Plan would eliminate many sales tax exemptions
State Rep. Jenny Horne, R-Dorchester, unveiled Wednesday her plan to raise $2 billion for schools and roads by removing some of the state's sales tax exemptions.
Horne said her plan could address the Supreme Court's ruling in a lawsuit that said the state is not doing enough for rural schools.
Her plan would also streamline education funding and distribute money to S.C. schools based on student population.
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Of the roughly $1 billion raised for schools under her plan, $600 million would be spent on property tax relief and about $400 million would go to schools.
The plan is paid for by removing many of the state’s more than $3 billion in sales-tax exemptions, including exemptions on medicine, postage and hearing aids. That is bound to bring opposition. Horne said some exemptions may be worth keeping.
Similar plans filed since 2012 have gone nowhere.
Cost of body cameras concern some in law enforcement
Some law officers say they have concerns about a bill to require all S.C. police officers to wear body cameras.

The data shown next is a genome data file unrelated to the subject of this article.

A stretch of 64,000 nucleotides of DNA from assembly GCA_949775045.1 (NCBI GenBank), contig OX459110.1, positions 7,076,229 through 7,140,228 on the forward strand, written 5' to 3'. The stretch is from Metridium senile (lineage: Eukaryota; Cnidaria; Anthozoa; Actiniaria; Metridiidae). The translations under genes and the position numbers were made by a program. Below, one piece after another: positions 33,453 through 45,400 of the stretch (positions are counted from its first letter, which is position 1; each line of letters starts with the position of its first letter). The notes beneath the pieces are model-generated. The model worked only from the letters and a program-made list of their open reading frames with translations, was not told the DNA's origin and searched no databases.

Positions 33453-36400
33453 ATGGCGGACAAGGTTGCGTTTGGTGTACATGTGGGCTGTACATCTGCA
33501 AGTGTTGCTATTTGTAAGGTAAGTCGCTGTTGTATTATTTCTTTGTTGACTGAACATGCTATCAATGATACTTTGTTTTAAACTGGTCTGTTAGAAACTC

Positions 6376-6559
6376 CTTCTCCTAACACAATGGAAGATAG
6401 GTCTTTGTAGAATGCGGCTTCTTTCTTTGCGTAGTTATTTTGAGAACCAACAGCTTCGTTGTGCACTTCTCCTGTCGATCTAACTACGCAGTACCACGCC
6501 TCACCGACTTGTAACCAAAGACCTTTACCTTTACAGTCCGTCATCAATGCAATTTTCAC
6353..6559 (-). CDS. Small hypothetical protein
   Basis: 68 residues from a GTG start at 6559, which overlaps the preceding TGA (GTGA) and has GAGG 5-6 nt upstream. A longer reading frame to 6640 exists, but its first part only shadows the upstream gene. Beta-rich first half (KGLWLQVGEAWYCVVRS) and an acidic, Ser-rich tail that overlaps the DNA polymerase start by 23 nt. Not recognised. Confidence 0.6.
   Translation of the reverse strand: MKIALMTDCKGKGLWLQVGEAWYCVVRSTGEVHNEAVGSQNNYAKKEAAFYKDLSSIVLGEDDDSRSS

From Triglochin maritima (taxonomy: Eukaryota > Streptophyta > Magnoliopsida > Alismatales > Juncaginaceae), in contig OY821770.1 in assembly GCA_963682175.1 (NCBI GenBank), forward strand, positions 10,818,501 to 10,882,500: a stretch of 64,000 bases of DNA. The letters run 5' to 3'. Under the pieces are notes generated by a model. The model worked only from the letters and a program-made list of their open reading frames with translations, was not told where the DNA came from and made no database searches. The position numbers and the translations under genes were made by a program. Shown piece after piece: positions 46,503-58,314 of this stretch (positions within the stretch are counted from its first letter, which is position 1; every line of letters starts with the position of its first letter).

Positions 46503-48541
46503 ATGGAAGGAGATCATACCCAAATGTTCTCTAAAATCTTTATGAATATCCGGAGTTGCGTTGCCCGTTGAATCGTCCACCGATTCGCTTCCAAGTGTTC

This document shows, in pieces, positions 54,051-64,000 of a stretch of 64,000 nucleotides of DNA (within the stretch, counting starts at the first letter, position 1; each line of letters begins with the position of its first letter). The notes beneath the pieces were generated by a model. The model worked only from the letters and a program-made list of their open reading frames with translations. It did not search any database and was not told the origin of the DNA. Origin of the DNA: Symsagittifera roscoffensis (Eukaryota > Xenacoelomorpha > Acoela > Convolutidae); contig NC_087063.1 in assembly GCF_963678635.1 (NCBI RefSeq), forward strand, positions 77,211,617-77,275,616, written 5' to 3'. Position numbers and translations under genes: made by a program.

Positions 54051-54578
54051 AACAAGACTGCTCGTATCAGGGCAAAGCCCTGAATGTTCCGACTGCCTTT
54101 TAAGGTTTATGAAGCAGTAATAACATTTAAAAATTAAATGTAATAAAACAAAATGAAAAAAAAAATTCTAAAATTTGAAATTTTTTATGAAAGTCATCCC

A state Senate panel Wednesday heard testimony from several members of the law enforcement community.
The bill would make it mandatory for all S.C. law enforcement officers to wear the cameras. Officers would have to tell people they are wearing them and everything recorded would be retained under the policies of local law agencies.
Some officers are concerned about the cost.
Michael Nunn of the Florence County Sheriff’s Department says buying cameras would cost his agency more than $300,000 and that doesn’t include the cost of storing data.
Senators want to hear more testimony before taking any action on the bill.
House approves giving counties, cities less money
The S.C. House has given key approval to a bill that would alter the formula the state uses to provide money to local governments for things like Social Services, courts and libraries.
The House on Wednesday passed changes to a 1991 formula that the Legislature has not fully funded in seven years.
Bill supporters say the formula was an antiquated relic, based on money the state collected from the previous budget year.
The new formula is based on the current budget year. But it also gives the fund about what it is paying now, instead of the 4.5 percent of last year’s general fund budget mandated by the 1991 law. Counties opposed the bill, saying they need all the money promised.
The bill now will move to the Senate.
Cassie Cope, Associated Press